The structure of a metal is with rows of atoms on top of one another, in pure metals as all the atoms will be the same size, the layers can slide easily over one another making them easy to bend.
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Labels: 1.47, Metallic crystals, Section 1
1.46 understand that a metal can be described as a giant structure of positive ions surrounded by a sea of delocalised electrons
In a metal atoms come together into a lattice, the electrons become detached from their atoms- delocalised- making the atoms positive ions.Last edited by Puddles the Monkey; 13-05-2015 at 09:42.
- 13-05-2015 08:34
2.39 describe tests for the gases
- burns with a 'squeaky pop' sound
- will relight a glowing splint
iii carbon dioxide
- Turns lime water cloudy
- Damp red litmus paper blue
- Damp universal indicator purple
- bleaches damp litmus paper white
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Labels: 2.39, Section 2, Tests for ions and gasses
2.38 describe tests for the anions
i) Cl-, Br-and I-, using dilute nitric acid and silver nitrate solution
- Chloride ions + nitric acid + silver nitrate > white precipitate (silver chloride)
- Bromide ions + nitric acid + silver nitrate > cream precipitate (silver bromide)
- Iodide ions + nitric acid + silver nitrate > yellow precipitate (silver iodide)
ii) SO4 2- (sulphate ions) using dilute hydrochloric acid and barium chloride solution
- SO4(2-) + HCl + Ba(2+) > white precipitate (barium sulphate)
iii) CO3 2-, using dilute hydrochloric acid and identifying the carbon dioxide evolved
- Carbonate + acid > salt + water + carbon dioxide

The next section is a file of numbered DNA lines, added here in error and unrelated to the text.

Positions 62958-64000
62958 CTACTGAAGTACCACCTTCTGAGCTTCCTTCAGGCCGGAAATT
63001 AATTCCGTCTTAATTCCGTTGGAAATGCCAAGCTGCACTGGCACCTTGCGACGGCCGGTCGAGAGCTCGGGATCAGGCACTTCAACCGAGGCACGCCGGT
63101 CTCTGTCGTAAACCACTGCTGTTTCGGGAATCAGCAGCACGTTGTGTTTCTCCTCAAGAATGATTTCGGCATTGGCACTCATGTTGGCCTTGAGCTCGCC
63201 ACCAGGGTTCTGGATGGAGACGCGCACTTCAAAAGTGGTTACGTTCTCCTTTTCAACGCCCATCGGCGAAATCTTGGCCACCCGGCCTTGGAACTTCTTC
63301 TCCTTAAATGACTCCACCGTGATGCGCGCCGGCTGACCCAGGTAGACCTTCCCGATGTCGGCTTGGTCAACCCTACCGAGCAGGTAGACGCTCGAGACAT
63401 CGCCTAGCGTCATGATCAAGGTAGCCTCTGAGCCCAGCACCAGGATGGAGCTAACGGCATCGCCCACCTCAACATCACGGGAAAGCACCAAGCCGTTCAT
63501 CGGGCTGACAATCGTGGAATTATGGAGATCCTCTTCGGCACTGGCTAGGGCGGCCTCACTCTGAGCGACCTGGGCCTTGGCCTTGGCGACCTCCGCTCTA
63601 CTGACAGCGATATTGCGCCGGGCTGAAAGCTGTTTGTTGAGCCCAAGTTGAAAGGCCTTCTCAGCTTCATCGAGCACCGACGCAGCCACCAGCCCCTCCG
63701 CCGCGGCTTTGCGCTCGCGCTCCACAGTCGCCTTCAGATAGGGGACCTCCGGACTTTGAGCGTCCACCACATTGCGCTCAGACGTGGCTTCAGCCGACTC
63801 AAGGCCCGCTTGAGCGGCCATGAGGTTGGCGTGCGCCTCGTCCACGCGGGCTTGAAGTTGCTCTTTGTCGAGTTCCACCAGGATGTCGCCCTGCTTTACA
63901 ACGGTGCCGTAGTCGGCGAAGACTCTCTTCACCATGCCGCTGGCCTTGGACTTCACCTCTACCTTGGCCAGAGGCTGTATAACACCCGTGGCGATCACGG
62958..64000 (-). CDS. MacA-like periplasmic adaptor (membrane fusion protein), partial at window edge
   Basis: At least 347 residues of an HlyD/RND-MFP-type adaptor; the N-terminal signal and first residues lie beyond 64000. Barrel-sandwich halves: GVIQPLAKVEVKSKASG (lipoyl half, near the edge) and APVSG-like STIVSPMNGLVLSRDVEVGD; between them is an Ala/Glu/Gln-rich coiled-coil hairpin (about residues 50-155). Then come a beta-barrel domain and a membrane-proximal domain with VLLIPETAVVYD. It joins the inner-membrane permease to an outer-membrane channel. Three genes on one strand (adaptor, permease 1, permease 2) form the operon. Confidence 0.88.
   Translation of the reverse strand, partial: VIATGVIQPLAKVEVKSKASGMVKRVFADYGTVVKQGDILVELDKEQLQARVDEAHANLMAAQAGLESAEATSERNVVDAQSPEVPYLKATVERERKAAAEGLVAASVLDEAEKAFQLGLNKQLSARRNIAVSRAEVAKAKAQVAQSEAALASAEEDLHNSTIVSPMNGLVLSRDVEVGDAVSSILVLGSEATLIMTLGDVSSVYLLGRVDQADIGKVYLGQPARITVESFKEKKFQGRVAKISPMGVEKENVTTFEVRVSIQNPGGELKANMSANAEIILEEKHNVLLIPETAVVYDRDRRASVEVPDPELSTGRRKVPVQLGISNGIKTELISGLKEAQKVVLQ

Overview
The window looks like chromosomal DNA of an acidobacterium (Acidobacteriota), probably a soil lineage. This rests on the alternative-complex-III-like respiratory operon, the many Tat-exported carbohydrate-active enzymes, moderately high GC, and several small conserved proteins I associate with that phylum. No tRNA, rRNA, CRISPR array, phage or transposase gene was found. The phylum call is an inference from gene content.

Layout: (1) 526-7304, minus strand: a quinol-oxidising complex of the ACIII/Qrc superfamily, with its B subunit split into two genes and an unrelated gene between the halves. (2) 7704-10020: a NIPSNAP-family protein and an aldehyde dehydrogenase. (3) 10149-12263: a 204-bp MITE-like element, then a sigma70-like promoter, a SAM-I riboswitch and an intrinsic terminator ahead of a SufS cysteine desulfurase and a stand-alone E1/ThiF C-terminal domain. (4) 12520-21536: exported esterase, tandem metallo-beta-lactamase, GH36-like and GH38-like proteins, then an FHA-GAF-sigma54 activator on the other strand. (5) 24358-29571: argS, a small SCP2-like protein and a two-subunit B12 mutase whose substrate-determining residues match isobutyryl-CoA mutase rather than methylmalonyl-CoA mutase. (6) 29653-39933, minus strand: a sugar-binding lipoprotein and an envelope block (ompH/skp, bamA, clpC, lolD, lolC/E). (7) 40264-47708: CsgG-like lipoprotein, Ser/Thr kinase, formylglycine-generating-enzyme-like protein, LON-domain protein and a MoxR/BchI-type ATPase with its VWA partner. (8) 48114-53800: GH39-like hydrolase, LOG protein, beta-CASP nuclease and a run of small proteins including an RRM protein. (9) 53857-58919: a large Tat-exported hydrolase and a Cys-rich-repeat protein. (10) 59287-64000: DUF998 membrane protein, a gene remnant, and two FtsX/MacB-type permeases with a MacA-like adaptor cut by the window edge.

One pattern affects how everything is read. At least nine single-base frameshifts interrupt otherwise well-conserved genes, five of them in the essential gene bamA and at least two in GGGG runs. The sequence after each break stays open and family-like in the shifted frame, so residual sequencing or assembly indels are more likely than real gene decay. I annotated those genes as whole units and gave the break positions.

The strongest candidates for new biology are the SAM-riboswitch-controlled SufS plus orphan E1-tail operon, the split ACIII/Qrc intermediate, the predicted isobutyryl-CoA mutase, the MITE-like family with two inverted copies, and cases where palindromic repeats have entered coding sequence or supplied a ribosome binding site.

- Carbon dioxide produced will turn lime water cloudy
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Labels: 2.38, Section 2, Tests for ions and gasses
2.37 describe tests for the cations
i) Li+, Na+, K+, Ca2+ using flame tests
- Lithum: red
- Sodium: orange (so strong can mask other colours)
- Potassium: lilac
- Calcium: brick red
ii) NH4+, using sodium hydroxide solution and identifying the ammonia evolved
- NH4 + OH > NH3 + H2O
- ammonium ions + hydroxide ions > ammonia + water
- ammonia (pungent smelling gas) turns red litmus paper blue
iii) Cu2+, Fe2+ and Fe3+, using sodium hydroxide solution
- Copper(ii) sulphate + sodium hydroxide > blue precipitate
- Iron(ii) sulphate + sodium hydroxide > green precipitate
- Iron(iii) sulphate + sodium hydroxide > brown precipitate
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Labels: 2.37, Section 2, Tests for ions and gasses
Wednesday, 15 May 2013
2.36 understand the sacrificial protection of iron in terms of the reactivity series.
Sacrificial is covering a metal with a more reactive metal. What this means is water and/or air will react with the more reactive metal instead of the one underneath.
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Labels: 2.36, Reactivity series, Section 2
2.35 describe how the rusting of iron may be prevented by grease, oil, paint, plastic and galvanising
Grease, oil, paint and plastic prevent air and/or water from coming into contact with iron. This means the reaction that rusts iron can't occur.
Galvanising is coating in zinc. This Zinc react in the air to form ZnCO3 which prevents air and/or water from coming into contact with the iron.
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Labels: 2.35, Reactivity series, Section 2
2.34 describe the conditions under which iron rusts
Water and oxygen are needed to rust iron: iron that reacts with these becomes hydrated iron(iii) oxide.
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Labels: 2.34, Reactivity series, Section 2
2.33 understand the terms redox, oxidising agent, reducing agent
In a redox reaction, a more reactive metal gains an oxygen from a less reactive metal which looses it.
i.e. a more reactive metal is oxidised and a less reactive metal is reduced.
The reducing agent is the more reactive metal which reduces the other metal.
The oxidising agent is the less reactive metal which allows the other metal to be oxidised.
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Labels: 2.33, Reactivity series, Section 2